Three presidential debates down, none to go. Have we learned anything? Or is the whole exercise a smoke screen to keep us from focusing on the real issue? The scary issue.
What is this demon with the multitude of tentacles reaching into our very living rooms? It is the class divide. Not since 1929 has America had a division of wealth at these extremes. "From 2002 to 2007," according to Hedrick Smith of "Who Stole the American Dream?," "the top 1 percent reaped two-thirds of the nation's entire economic gains." And, "In 2010, the first full year of the recovery, the top 1 percent captured 93 percent of the nation's gains."
Why do I think of our leaders as wolves in sheep's clothing? Charles H. Ferguson, writing in "Predator Nation," summarizes it this way: "Presiding over all this is an impressive, though utterly cynical, innovation on the part of American politicians: the political duopoly. Both parties are able to mobilize support because they skillfully exploit America's cultural polarization.
"Republicans warn social conservatives about the dangers of secularism, taxes, abortion, welfare, gay marriage, gun control and liberals," Ferguson writes. "Democrats warn social liberals about the dangers of guns, pollution, global warming, making abortion illegal, and conservatives. Both parties make a public show of how bitter their conflicts are, and how dangerous it would be for the other party to achieve power, while both prostitute themselves to the financial sector, powerful industries, and the wealthy. Thus, the very intensity of the two parties' differences on 'values' issues enables them to collaborate when it comes to money."
Robert Reich, writing in the Oct. 19 Huffington Post, reminds us that "five years ago Wall Street's excesses almost ruined the economy. Bankers, hedge-fund managers, and private-equity traders speculated on the upside, then shorted on the downside -- in a vast zero-sum game that resulted in the largest transfer of wealth from average Americans to financial elites ever witnessed in this nation's history."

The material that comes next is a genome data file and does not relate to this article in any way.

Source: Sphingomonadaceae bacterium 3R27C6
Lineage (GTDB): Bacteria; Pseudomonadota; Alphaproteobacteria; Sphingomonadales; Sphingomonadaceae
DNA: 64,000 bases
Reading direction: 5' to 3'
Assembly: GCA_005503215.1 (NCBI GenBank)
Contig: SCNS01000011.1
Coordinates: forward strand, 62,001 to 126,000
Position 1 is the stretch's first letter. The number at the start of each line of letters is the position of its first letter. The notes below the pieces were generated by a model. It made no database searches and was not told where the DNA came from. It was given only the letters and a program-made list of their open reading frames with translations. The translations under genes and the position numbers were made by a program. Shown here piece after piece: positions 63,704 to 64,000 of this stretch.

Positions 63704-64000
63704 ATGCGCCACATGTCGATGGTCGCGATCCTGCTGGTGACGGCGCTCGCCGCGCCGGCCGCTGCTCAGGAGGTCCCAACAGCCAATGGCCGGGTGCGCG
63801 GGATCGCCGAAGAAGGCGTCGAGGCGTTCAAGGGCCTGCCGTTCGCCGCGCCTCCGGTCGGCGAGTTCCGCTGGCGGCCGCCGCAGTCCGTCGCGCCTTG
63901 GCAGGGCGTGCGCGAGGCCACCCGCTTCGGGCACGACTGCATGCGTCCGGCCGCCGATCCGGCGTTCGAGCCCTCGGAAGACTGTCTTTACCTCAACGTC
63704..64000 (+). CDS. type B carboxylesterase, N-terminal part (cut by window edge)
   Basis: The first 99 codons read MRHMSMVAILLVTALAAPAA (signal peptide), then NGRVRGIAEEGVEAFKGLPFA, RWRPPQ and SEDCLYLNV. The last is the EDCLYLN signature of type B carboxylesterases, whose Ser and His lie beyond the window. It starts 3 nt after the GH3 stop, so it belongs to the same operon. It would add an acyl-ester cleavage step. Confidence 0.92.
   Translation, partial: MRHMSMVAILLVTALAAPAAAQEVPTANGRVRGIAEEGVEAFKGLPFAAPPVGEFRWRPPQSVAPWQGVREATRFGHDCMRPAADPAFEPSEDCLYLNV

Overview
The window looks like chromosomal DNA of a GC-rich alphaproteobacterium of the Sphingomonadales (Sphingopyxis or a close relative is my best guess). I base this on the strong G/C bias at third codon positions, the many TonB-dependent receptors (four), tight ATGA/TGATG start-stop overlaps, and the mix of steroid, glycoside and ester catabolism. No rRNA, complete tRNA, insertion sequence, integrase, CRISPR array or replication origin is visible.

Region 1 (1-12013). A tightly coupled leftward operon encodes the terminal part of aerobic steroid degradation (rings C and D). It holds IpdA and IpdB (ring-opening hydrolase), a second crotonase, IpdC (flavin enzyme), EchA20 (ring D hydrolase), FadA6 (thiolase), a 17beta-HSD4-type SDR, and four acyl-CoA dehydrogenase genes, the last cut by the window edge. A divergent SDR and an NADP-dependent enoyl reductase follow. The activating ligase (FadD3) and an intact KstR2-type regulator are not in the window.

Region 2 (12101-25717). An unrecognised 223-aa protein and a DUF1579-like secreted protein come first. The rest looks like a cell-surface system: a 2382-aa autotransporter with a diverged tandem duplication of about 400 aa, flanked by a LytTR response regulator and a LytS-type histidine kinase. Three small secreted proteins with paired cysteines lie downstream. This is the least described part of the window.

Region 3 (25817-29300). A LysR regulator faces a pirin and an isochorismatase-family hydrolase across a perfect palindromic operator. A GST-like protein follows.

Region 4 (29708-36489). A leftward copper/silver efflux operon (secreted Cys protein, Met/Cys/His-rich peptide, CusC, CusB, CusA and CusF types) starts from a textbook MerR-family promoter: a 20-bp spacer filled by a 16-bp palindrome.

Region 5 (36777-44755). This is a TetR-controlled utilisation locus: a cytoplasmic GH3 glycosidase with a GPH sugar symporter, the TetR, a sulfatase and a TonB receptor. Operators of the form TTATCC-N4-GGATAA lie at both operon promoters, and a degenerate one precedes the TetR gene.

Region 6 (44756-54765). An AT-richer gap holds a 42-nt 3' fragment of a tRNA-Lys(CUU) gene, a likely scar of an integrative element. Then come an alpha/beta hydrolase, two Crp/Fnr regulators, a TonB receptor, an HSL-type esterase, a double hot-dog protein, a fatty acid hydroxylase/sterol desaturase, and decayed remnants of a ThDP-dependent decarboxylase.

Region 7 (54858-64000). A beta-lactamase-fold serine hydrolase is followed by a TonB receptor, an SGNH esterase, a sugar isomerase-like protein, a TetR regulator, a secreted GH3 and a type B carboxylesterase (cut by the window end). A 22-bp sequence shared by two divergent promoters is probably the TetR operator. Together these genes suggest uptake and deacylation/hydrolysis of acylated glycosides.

Al Lewis, writing in the Oct. 21 Wall Street Journal Sunday, confirms that the government continues to jeopardize our economic stability. "When Fed Chairman Ben Bernanke, the Congressional Budget Office, and others warn that the fiscal cliff will lead to another recession, what they are really saying is that our economy is artificially propped up. If runaway deficit spending came to an abrupt end, all the blocks would tumble again."
What to do? Let's start with the infamous quote from John McCain in 2008: The flow of money into lobbying and election campaigns, he said, is "nothing less than an elaborate influence peddling scheme in which both parties conspire to stay in office by selling the country to the highest bidder." Obviously, the first order of business is to get money out of politics.
Regarding the financial sector, Sheila Bair, head of the FDIC from 2006 to 2010 under both George W. Bush and Barack Obama, suggests in her book "Bull by the Horns": "Break up the largest banks, raise capital requirements, require securitizers to retain risks, and end revolving door hiring of industry professionals to dictate public policy."
Shamefully, not one banker or CEO has been indicted or convicted for the massive financial fraud perpetrated on our nation during the Great Recession. In 2008, when I was watching friends and family lose their homes and their jobs, I attributed it to fluctuating market forces. I didn't realize that the Madoff Ponzi scheme was emblematic of the entire financial system. And because the first bailout happened under Bush, my great hope was that the Obama White House would clean up the system. Then I watched in dismay as Obama proceeded to appoint Larry Summers, an ex-hedge-fund manager, and Tim Geithner, head of the New York Fed during the bubble. Bernanke, who was directly complicit in helping to deregulate Wall Street, was retained as the chairman of the Federal Reserve.
One can only hope, pray, get educated and get involved. In the meantime, we're fated to continue being manipulated by the monied class. Matt Taibi, writing in 2009 in Rolling Stone, describes Goldman Sachs as "a great vampire squid wrapped around the face of humanity, relentlessly jamming its blood tunnel into anything that smells like money." It sounds like a science fiction B-movie. Unfortunately, it's our present day reality.
Patsy Ouellette of Bakersfield is an eighth-grade English teacher at Norris Middle School. Community Voices is an expanded commentary of 650 to 700 words. The Californian reserves the right to edit all submissions for length and clarity.